Death Stranding has been described in the weeks, months and even years leading up to its release as a game about the connections people make. In the final hours before its release, fans took that to heart — by gifting the game to others.
In the unofficial Death Stranding “subreddit” community, one user woke up feeling that message of Death Stranding. He made a post explaining that he wanted to give away a copy. What resulted was multiple people giving away copies to those who couldn’t afford it.
On Reddit, user /u/RamonesRazor made a thread titled simply, “I’d like to buy Death Stranding for somebody who can’t afford it.” After a bit, he edited the post to let people know that he’d arranged to send a copy, with one-day shipping, to someone who will be going under reconstructive surgery today. (Of course, fellow Redditors sent their best wishes and advice to this “winner.”)
But following this initial “giveaway,” others in the thread popped in to give their own copies of the game. Within this thread, RamonesRazor listed nine others as giving away at least one copy too. And throughout the day, others in other smaller threads gave away copies too; at least a baker’s dozen appear to have been given away. Given the game is $59.99, it’s understandable that there wasn’t a barrage of copies being given. But between the copies and the one-day shipping, basic math checks out to at least about $800 spent on fans wanting to give the game a whirl.
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Eventually, someone shared the events on Instagram with Tommie Earl Jenkins, who plays Die-Hardman in the game. Jenkins posted it on his Twitter; eventually, Hideo Kojima, the game’s famous director himself, retweeted Jenkins’s tweet.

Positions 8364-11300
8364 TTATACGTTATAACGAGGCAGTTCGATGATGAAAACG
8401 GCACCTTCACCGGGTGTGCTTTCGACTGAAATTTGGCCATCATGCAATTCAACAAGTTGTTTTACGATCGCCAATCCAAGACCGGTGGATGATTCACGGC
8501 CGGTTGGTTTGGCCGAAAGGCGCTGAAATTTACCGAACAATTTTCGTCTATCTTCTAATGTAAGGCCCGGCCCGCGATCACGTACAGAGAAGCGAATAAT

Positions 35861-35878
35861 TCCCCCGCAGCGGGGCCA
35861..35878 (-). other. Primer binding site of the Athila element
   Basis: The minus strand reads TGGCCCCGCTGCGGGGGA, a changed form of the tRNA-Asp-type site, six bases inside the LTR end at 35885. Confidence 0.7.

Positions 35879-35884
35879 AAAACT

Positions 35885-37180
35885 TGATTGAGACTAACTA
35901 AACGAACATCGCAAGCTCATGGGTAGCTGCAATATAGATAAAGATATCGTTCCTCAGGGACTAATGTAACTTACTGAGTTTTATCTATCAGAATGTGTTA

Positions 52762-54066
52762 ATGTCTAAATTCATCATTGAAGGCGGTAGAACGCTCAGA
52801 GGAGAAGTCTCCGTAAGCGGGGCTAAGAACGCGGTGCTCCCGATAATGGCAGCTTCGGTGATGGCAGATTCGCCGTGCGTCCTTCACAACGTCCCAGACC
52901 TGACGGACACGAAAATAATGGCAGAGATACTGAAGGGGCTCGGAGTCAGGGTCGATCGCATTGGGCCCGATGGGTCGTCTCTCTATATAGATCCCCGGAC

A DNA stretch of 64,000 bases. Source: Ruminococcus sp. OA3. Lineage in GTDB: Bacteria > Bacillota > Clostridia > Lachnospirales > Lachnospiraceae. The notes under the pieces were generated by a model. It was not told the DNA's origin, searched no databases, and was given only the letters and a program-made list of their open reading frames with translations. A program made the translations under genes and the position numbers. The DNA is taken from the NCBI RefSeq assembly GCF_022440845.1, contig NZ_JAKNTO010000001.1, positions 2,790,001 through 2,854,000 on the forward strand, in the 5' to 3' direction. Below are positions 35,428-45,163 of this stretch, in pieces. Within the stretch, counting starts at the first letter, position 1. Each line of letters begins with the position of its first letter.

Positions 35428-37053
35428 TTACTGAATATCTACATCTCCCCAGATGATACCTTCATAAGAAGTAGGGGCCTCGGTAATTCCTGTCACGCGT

But while a brief moment of fame seemed nice, RamonesRazor clearly did it for the community.
“When I woke up this morning, I felt the urge to do something kind today for a stranger in the spirit of Kojima’s message,” they said in their final edited insert of the post. “I’m so happy that feeling resonated with others here. I hope everyone has a great time playing the game. Cheers!”
Within the game, Death Stranding tries to convey its themes of “connection” through both gameplay and story. Your character fulfills contracts for Bridges, a company trying to “reconstruct” of America after essentially the apocalypse. In practice, there are in-game ways for players to help one another. Players can build tools and structures that help others online navigate tricky terrain, and those that use these can “rate” the construction.
While it’s not the same as building literal bridges, the act of gaming generosity does strike a similar tone. In dark times, media can act as a beacon of hope for many. The kindness of Death Stranding‘s community combined with Kojima’s themes of “connecting” makes for a game that’s already had impact beyond the console and screen.